There are many different types of property deeds used to convey real property from a seller (grantor) to a buyer (grantee). Deeds include a granting clause that actually conveys the property and end with a habendum clause that describes the type of estate that is conveyed. Deeds are delineated by the types of warranty they include, if any.
The most common form of deed used to transfer property is the warranty deed. These deeds make certain assurances to the grantee that the title to the property is free of encumbrances, such as liens, up to a specific point in the history of the property's ownership. However, other types of deeds are sometimes used to convey property.
General Warranty Deeds
When a grantor gives a general warranty, he is essentially assuring the grantee that he will warrant and defend the title to the property against anyone who claims an interest in the property since it was first conveyed – even if such a claim arose before the grantor owned the property. This is the most desirable warranty deed to have if a grantee plans to get a loan from a bank or other lending institution.
Additionally, title insurance companies are more likely to insure property with a general warranty deed.
Special Warranty Deeds
A special guaranty deed also gives a grantee certain assurances that the grantor will defend the title to the property. However, a special warranty deed limits this guarantee to current or future claims made by other parties that arise during the grantor's ownership of the property – but not before that time.
To create a special warranty deed, it is necessary to add certain language to the deed: “by, through or under grantor (and not otherwise).”
Grant Deeds Which Offer No Warranties
A grant deed offers no warranties. It merely assures the grantee that the title to the property has not been conveyed to someone else and that it has no encumbrances that would prevent transfer of the property. Grant deeds are very simple documents that contain granting language and a description of the property.
When the grantor conveys real property to the grantee, their signatures are acknowledged by a notary public and filed in the county property records. Grant deeds are most often used in California, whereas the rest of the states tend to use warranty deeds as the instrument to convey property.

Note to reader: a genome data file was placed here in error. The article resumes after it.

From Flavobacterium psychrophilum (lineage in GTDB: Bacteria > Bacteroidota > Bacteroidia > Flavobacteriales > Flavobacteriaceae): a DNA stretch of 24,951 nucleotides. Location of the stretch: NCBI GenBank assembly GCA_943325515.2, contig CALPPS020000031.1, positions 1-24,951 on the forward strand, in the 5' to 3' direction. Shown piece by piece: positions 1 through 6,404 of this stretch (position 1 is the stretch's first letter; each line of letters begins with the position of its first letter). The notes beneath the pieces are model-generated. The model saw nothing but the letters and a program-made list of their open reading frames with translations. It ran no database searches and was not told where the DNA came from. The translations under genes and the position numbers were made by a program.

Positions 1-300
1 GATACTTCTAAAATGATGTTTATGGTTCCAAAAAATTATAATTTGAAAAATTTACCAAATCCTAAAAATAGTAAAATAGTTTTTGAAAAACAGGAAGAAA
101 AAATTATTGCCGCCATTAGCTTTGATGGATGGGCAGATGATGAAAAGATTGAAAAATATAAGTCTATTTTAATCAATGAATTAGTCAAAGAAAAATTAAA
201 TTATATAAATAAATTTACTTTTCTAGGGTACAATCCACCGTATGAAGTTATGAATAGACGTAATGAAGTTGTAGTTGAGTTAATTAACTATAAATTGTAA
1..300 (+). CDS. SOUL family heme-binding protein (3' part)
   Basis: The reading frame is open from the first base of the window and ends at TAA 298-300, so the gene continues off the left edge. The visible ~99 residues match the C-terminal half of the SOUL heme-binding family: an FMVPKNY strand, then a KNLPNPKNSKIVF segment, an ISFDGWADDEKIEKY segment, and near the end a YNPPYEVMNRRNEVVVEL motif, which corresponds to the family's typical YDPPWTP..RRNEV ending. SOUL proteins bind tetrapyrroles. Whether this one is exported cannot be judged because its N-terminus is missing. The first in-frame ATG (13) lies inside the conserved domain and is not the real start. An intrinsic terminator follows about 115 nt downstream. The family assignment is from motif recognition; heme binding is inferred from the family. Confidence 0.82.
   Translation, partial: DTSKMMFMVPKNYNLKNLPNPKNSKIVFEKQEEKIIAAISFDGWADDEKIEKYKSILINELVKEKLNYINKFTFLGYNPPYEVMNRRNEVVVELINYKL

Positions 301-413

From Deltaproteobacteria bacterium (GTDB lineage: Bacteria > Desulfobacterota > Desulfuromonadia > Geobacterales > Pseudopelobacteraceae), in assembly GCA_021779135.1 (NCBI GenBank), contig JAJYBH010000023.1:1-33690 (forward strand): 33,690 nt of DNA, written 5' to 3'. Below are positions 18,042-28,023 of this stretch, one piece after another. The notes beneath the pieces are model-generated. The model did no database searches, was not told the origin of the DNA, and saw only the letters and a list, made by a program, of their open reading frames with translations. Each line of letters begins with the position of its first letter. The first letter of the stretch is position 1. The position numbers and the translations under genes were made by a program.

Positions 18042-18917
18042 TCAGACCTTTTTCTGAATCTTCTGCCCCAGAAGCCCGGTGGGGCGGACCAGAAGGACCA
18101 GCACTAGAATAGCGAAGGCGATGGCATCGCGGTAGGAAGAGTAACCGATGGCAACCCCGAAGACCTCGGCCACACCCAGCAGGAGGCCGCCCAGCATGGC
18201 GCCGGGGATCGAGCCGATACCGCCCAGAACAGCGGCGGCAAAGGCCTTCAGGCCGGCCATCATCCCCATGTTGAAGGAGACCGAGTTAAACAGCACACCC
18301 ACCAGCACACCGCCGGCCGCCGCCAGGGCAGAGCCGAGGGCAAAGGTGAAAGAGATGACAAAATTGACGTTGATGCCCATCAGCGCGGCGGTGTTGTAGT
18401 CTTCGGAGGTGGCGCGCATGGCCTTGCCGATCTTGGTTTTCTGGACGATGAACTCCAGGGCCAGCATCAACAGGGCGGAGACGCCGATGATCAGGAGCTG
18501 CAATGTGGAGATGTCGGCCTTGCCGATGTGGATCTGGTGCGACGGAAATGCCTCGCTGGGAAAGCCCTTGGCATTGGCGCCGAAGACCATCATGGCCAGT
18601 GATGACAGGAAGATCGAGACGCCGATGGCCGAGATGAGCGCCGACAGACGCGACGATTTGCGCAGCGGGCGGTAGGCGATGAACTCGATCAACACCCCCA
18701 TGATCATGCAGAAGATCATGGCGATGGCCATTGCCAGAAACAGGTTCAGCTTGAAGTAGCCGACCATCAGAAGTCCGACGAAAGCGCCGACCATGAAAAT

Quitclaim Deeds Which Do Not Convey Real Property
Quitclaim deeds really aren't deeds in that they do not convey real property. "Quitclaim" is a more apt term for this legal document. When a party signs a quitclaim, he is essentially divesting himself of all current and future interest in a piece of real property. Quitclaims are often used after a divorce, when the title to property that was held in both spouses' names is conveyed to one spouse.
Read More: What Is the Advantage of a Quitclaim Deed?
Deed for Bargain and Sale
The riskiest form of instrument to convey real property is the bargain and sale deed. This deed is often used to convey property that is purchased at sheriff's sales and foreclosure auctions.
While the bargain and sale deed does indicate that the grantor is the legal titleholder to the property, it does not guarantee that the title to the property is clear – although if the property is purchased through a sheriff's sale or auction, information regarding any past due ad valorem taxes is made available to potential buyers. This deed is also referred to as a "bargain and sale without covenants."
Read More: How to Get the Deed for a Property
- The Balance: The 4 Major Types of Real Estate Title Deeds
- Sobel Law: Types of Deeds: The Different Types of Real Property Deeds
- Legal Beagle: How to Get the Deed for a Property
- Legal Beagle: What Is the Advantage of a Quitclaim Deed?
- Legal Beagle: Differences Between a Warranty Deed & a Special Warranty Deed
- Legal Beagle: Where to Get a Copy of a Warranty Deed
Lisa Sefcik has been writing professionally since 1987. Her subject matter includes pet care, travel, consumer reviews, classical music and entertainment. She's worked as a policy analyst, news reporter and freelance writer/columnist for Cox Publications and numerous national print publications. Sefcik holds a paralegal certification as well as degrees in journalism and piano performance from the University of Texas at Austin.